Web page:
Members of the U.S. team investigating the fate of Capt. Scott Speicher have concluded that the Navy fighter pilot is dead, according to sources close to the mission.
But his remains have not been found. A promising lead to finally resolving the matter vanished recently when buried remains thought to be Captain Speicher's turned out not to be of the downed pilot.
The sources said Army Major General Keith Dayton, the former director of the Iraq Survey Group (ISG), has told officials in recent days that investigators now believe the pilot shot down in 1991 over Iraq is not alive.
The conclusion is based largely on the fact that all leads to Captain Speicher's whereabouts have turned up no evidence he is alive.
"What I have heard [Gen. Dayton] say is there is no evidence he was ever in captivity," said a senior defense official.
ISG officials now believe Captain Speicher either died in the crash or shortly thereafter in Iraq's vast western desert, a second official said.
Captain Speicher's F-18 Hornet was shot down on the first night of Operation Desert Storm on 17 January 1991. The canopy on his crashed jet was photographed some distance from the crash site west of Baghdad, giving rise to hope that he had ejected and was alive.
Later, an Iraqi defector claimed to have seen him alive, prompting the Navy to change his status from killed in action to missing - captured.
But the ISG's investigation since the fall of Baghdad in April 2003 has failed to find any evidence he is alive. Two once - promising tips failed to resolve the matter.
In one case, Bedouin tribesmen said they believed Captain Speicher was buried near the crash site.
"There are Iraqis who believe he died in the desert," said the defense official.
The ISG went to the site and unearthed remains, heightening hopes that the Speicher mystery had finally been solved. The remains were sent to Dover Air Force Base, Del., home to a military mortuary. But a DNA examination determined the body was not Capt. Speicher's, officials say.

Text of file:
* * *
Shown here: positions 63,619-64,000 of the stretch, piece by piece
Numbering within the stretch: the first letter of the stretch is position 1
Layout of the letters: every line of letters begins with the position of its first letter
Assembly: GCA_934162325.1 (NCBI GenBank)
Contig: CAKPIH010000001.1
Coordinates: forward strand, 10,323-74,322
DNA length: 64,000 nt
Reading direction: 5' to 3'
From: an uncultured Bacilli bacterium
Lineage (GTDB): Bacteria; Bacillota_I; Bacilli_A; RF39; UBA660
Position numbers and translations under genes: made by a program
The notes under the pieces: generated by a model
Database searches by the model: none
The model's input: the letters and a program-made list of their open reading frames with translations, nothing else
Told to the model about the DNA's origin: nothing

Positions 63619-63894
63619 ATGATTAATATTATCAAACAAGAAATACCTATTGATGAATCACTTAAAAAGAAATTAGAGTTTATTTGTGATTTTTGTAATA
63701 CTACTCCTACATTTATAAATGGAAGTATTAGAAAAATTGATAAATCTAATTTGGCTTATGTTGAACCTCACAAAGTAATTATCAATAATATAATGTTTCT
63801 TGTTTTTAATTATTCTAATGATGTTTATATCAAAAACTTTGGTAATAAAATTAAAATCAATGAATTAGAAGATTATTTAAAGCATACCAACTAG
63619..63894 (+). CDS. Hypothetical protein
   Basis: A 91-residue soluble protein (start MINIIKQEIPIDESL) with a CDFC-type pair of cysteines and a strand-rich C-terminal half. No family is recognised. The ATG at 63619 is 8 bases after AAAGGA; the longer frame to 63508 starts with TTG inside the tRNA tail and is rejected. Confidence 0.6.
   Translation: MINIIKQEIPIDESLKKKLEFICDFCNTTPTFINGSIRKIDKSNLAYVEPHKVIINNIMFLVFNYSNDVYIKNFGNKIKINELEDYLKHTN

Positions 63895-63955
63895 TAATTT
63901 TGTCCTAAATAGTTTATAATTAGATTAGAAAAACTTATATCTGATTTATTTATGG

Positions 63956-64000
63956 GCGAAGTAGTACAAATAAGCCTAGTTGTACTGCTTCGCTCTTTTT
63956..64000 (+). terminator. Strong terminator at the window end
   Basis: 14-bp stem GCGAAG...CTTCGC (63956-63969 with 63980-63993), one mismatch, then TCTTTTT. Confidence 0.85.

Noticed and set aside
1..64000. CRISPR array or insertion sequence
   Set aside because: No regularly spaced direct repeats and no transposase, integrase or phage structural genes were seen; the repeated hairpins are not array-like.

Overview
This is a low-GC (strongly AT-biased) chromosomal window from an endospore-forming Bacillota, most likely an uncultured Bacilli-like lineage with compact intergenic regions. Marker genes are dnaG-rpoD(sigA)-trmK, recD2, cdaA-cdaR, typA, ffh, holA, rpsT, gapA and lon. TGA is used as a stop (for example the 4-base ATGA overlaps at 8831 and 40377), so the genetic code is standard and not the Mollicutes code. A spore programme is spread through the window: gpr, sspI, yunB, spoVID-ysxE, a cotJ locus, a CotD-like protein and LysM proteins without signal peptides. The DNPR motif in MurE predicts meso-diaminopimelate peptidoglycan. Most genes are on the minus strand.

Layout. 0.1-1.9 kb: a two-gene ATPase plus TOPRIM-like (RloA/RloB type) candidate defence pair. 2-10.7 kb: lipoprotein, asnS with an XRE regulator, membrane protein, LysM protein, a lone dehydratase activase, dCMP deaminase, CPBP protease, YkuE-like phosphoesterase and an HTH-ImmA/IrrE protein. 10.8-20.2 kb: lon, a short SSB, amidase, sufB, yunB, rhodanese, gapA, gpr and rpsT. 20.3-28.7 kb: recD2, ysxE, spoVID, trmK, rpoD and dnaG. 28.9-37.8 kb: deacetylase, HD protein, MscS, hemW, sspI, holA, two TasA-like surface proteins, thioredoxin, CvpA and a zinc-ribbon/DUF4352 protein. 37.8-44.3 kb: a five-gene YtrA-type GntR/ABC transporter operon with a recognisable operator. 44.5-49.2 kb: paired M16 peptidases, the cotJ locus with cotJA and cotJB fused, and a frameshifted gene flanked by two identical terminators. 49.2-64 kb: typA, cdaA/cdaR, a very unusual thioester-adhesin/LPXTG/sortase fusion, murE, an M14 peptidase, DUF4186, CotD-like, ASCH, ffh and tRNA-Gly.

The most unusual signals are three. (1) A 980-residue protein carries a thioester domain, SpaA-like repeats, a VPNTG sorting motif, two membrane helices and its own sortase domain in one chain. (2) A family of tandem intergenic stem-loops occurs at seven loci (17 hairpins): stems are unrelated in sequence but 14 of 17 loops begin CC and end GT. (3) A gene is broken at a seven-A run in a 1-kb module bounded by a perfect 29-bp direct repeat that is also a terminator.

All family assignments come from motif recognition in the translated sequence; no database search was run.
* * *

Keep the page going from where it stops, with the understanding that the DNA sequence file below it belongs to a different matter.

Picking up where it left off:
In a second lead, a Bedouin claimed to have the pilot's handgun and was willing to turn it in. But the Bedouin never appeared with the gun. Investigators are speculating that the tribesman may have been threatened by Iraqi insurgents or foreign fighters and thus disappeared.
Navy Secretary Gordon England changed Captain Speicher's status to missing - captured, and would be the official who would decide whether to change it back to killed in action.
The Defense Intelligence Agency (DIA) is expected to deliver a report on the pilot's status to Mr. England in the coming months, after the ISG files its assessment.
When Mr. England changed the status to "missing - captured" in October 2002, he said in a memo: "While the information available to me now does not prove definitively that Captain Speicher is alive and in Iraqi custody, I am personally convinced the Iraqis seized him sometime after his plane went down."
The Washington Times previously reported on a secret DIA written report that cast doubt on the truthfulness of the defector who claimed to have seen Captain Speicher alive in 1998.
The report refers to defector No. 2314 who had worked in Saddam Hussein's Special Security Organization (SSO), the branch that enforced loyalty to the Ba'ath Party.
Labeled "secret. no foreign," the report states that the military " has debriefed several doctors whom 2314 indicated should have knowledge of Speicher. All denied having any knowledge. Two have passed a polygraph exam. None of the information provided by 2314 has proven accurate."
The 23 June 2003, DIA report adds that the military " has searched every known location associated with Speicher. Other than at Hakimiyah prison, where U.S. forces found the initials 'MSS' carved in a cell wall, no significant evidence of his status has been discovered."
The Iraq Survey Group has devoted a number of personnel to the Speicher search. But its main goal is to find out what happened to Saddam Hussein's stockpiles of chemical and biological weapons.
THE WASHINGTON TIMES - 22 JULY 2004